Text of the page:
Currently, at a broad level, the scenario I am observing is as follows:

Tasks by Instructor (assistant professor, associate professor, professor)

  1. Collecting presentations from either the internet or asks TA's to make a presentation or rarely prepares a presentation for a given topic and presents it in front of students.

  2. Doesn't deal with coding

  3. Clarifies the theoretical doubts asked by students during class timings only.

Tasks by Ph.D. TA

  1. Prepares content for instructor class (sometimes)

  2. Prepares coding and theoretical content for tutorial class

  3. Clarifies doubts in tutorial class

  4. Deals with both theoretical and coding aspects for the tutorial sessions.

  5. Receives more doubts from students since students work on the topic after a (theoretic) introductory lecture by the instructor.

  6. Prepares assignment questions and also answers keys.

  7. Evaluates the submitted assignments, makes result sheets, distributes grades and deals with grade discrepancies.

Most of the time, postgraduate TAs assists in the last two steps. (It is not happening during pandemic days).

In general, for every couple of weeks, there will be a tutorial class. It takes at least 4 full days to complete all the tasks with satisfaction. Covering both mathematical and coding aspects in great detail is a challenging task. And even if one prepares with so much effort, it may not be useful for the research work.

So, I am wondering whether the workload is the same for a Ph.D. TA's in other universities or is my university is using them excessively?

Note: Although there are guidelines regarding TA work, no instructor follows them in strict sense.

  • 3
    Who can say about down votes. Not me in this case. Lots of questions get down voted for reasons I haven't yet figured out. This one, perhaps, because it has a certain "rant like" quality to it, even though it does ask a question. Some because the answer seems obvious, but I don't think that was true here. And some questions (not this one, I think) just seem to be "litter" on the site. But unless the vote is explained it is best to just ignore it. And, professors can get overworked too, of course.
    – Buffy
    Apr 2 at 14:40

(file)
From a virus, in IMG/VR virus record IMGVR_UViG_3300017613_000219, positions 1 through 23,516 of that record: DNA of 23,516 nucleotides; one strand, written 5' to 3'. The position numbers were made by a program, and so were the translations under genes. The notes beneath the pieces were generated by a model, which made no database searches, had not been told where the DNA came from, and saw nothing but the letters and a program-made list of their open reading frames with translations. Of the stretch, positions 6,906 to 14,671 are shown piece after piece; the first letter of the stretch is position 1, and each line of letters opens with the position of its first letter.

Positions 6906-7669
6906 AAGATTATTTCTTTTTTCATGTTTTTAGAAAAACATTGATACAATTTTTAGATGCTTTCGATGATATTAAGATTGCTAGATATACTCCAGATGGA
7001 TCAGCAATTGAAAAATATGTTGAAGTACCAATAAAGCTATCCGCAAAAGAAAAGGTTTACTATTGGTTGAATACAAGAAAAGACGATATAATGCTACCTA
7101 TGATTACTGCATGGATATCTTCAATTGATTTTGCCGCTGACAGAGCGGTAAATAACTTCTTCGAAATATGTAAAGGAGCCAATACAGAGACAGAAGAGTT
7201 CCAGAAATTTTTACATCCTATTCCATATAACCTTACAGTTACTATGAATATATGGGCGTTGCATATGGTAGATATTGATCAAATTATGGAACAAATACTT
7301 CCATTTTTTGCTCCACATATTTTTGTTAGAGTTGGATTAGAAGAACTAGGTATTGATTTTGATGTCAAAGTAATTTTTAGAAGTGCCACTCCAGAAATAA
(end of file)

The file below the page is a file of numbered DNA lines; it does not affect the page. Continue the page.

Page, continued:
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    @hanugm Is there a typo in your comment about guidelines? Maybe include any information about guidelines part of the question and not a comment. That would make the question less rant like and maybe more about a specific issue. Apr 2 at 15:19
  • 1
    As one of the students - which tasks are you willing for the TAs to give up?
    – Jon Custer
    Apr 2 at 15:28
  • 1
    @Dawn Yeah, guidelines are there but not followed...
    – hanugm
    Apr 2 at 16:13
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    How many TAs are there for the course? The tasks seem mostly reasonable provided there are sufficient people.
    – GoodDeeds
    Apr 2 at 19:11

Actually, I don't think it is excessive, though it may be a bit steep. It was a long time ago, but when I was a PhD student in mathematics at an R1 in the US, the "load" of a TA was about half that of the teaching load of a professor (1 course equivalent vs 2 for a professor). I don't see anything in your list that is really out of bounds, assuming #1 is occasional. In fact, all of it is good training for anyone wanting a career in academia. You need to practice all these things to get good at them.

I was thrilled (thrilled, I say) when, as an advanced TA, I was given complete responsibility for one section (of many) of an elementary course. The course was pretty standard so there wasn't much course design prep and the final exam was common to all sections, but, otherwise, the course was mine.

  • 3
    For what it's worth, I had complete responsibility for 2 courses each semester during a 2-year Master program in math during Fall 1984 to Spring 1986. There wasn't even a course supervisor I had to report to, although the director of graduate studies did oversee things. Apr 2 at 15:33

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